The pound has fallen to a new low against the dollar after Chancellor Kwasi Kwarteng’s tax-cutting mini-Budget on Friday, trading at $1.0327 when Asian markets opened on Monday and then rebounding a little to $1.05. In 2007, sterling hit a decade high of $2.11, prompting a surge in transatlantic travel and a rush on the department stores of New York.
With the pound now bruised, travellers will be thinking carefully about where and how they spend. And while the euro has also hit a 20-year low, sterling’s devaluation means that travellers will barely notice. Current exchange rates stand at €1.0765 and $1.0371 to the pound, concerningly close to parity.
However, there is a handful of foreign currencies against which sterling has not plummeted over the past 12 months. According to data from travel money provider No 1 Currency and other foreign exchange platforms, the pound will be more valuable in these seven destinations, even though its value is falling.
Inflation is slightly lower here than in the UK, but the pound will buy you more krona than one year ago, around Skr12.24 compared to Skr11.832. That said, prices are only marginally lower, with a three-course meal costing around £67 for two people in the capital Stockholm and a beer costing around £6.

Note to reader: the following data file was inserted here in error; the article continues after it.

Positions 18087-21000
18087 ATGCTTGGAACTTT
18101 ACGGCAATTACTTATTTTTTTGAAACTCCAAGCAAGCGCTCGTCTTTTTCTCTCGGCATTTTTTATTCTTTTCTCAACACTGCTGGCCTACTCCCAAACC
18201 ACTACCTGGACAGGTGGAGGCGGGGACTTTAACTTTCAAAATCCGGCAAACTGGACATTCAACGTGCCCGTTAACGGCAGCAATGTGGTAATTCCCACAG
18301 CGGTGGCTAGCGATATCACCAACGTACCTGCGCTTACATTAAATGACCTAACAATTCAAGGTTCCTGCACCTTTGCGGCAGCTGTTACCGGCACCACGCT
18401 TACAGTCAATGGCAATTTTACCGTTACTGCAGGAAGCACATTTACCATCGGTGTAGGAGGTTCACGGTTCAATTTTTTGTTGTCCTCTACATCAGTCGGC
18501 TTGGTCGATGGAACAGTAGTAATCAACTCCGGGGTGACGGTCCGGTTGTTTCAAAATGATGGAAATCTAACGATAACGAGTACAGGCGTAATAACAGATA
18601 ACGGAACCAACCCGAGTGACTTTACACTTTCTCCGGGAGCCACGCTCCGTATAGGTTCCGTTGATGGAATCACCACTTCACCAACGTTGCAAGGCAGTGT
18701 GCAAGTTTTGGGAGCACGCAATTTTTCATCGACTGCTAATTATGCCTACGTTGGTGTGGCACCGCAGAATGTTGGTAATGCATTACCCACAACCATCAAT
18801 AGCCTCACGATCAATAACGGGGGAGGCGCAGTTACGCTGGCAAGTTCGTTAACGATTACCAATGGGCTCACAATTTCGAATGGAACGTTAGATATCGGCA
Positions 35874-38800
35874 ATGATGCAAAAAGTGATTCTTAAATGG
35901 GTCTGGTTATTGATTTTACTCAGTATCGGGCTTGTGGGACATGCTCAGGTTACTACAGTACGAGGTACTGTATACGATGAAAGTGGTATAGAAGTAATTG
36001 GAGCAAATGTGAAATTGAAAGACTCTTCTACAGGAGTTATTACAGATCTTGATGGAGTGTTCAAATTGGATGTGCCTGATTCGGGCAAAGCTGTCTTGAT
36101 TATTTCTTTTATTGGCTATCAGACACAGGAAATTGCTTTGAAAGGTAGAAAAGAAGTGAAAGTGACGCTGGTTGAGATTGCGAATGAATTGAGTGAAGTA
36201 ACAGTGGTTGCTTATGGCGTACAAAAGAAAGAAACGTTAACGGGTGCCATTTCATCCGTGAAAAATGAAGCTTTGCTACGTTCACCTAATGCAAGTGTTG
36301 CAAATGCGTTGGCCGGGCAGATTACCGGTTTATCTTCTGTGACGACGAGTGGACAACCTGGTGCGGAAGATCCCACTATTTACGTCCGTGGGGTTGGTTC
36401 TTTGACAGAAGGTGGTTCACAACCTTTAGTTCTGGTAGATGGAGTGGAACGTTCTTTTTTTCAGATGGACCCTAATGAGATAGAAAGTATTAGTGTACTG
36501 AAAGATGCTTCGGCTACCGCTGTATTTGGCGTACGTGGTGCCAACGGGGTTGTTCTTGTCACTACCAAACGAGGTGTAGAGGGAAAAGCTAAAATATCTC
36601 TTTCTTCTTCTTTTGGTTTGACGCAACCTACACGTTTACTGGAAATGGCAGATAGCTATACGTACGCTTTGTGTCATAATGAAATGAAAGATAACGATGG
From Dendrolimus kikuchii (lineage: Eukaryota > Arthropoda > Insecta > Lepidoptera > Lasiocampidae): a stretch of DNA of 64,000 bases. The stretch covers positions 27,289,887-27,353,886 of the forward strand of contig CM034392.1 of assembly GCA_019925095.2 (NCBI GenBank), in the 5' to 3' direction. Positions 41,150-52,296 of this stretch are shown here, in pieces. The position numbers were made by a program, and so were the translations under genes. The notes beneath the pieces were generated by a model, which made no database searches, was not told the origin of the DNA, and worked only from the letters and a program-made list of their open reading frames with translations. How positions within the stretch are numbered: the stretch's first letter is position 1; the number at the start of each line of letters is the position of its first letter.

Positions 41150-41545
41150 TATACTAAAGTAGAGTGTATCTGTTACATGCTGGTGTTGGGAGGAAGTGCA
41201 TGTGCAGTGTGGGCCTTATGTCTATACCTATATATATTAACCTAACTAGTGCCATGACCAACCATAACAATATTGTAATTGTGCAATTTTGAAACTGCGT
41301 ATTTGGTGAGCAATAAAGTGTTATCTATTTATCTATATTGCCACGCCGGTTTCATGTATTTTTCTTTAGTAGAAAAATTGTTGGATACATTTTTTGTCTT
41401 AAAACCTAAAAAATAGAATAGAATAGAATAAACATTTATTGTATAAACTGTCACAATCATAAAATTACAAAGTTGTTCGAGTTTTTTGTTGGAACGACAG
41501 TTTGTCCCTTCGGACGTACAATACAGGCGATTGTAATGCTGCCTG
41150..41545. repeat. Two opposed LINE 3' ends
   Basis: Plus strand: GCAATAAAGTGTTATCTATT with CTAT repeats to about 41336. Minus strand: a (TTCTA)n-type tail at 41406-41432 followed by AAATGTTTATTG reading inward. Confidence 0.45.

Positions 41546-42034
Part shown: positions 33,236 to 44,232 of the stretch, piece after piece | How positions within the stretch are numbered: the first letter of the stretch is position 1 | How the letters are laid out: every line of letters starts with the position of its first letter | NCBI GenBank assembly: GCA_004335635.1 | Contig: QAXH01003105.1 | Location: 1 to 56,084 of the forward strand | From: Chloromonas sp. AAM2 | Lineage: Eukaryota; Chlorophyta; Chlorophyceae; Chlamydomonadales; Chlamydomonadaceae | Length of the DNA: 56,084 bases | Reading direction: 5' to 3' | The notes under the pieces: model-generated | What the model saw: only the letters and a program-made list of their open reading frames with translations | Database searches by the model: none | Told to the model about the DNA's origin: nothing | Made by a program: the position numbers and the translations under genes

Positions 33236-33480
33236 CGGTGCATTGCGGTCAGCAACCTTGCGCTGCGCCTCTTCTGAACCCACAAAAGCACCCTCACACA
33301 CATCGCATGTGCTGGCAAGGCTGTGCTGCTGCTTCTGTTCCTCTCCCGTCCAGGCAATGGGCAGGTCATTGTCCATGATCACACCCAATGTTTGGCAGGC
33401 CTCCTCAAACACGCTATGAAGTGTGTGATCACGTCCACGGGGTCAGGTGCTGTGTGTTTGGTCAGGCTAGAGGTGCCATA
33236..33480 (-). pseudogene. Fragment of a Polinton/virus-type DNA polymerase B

Autumn is an ideal time to travel with a view to catching the Northern Lights in Lapland, when there’s still enough daylight to enjoy daytime activities and temperatures are milder – plus you might see the Aurora reflected in the many lakes before they freeze over.
Lulea Travel has a four-day Autumn Northern Lights holiday based from Lulea, for Skr4,990pp (£411) excluding flights.
Sterling’s value is falling against the forint, but it still remains higher than a year ago – HF453.68 compared to HF356.746. Consumer prices are generally lower in Hungary than in the UK, with a three-course meal for two costing on average £32 and a beer £1.30, making city breaks – for example in the handsome capital Budapest – appealing. Autumn colours are also resplendent, and a popular way to see them is on a river cruise of the Danube.
Inflation stands at an eye-watering 80 per cent here, the highest rate in more than two decades, but sterling has gained 76 per cent against the Turkish lira in the past 12 months. The country remains a firm favourite among British holidaymakers, where temperatures remain reliably warm along the Mediterranean coastal resorts throughout autumn. For example, in Marmaris you could expect highs of 27°C in October and lows of 17°C, making Turkey an appealing prospect for half-term holidays.
In spite of high inflation, prices of everyday items still remain lower than in the UK, with a beer costing around TL40 (£2) and a three-course meal for two around TL300 (£15).
Jet2 Holidays has week-long all-inclusive breaks in Antalya from £733pp including flights from 22 October.
Sterling has made marginal gains against the Egyptian pound in the past 12 months, rising slightly from EGP21.5 to EGP21.9, so holidaymakers won’t be getting any less than a year ago.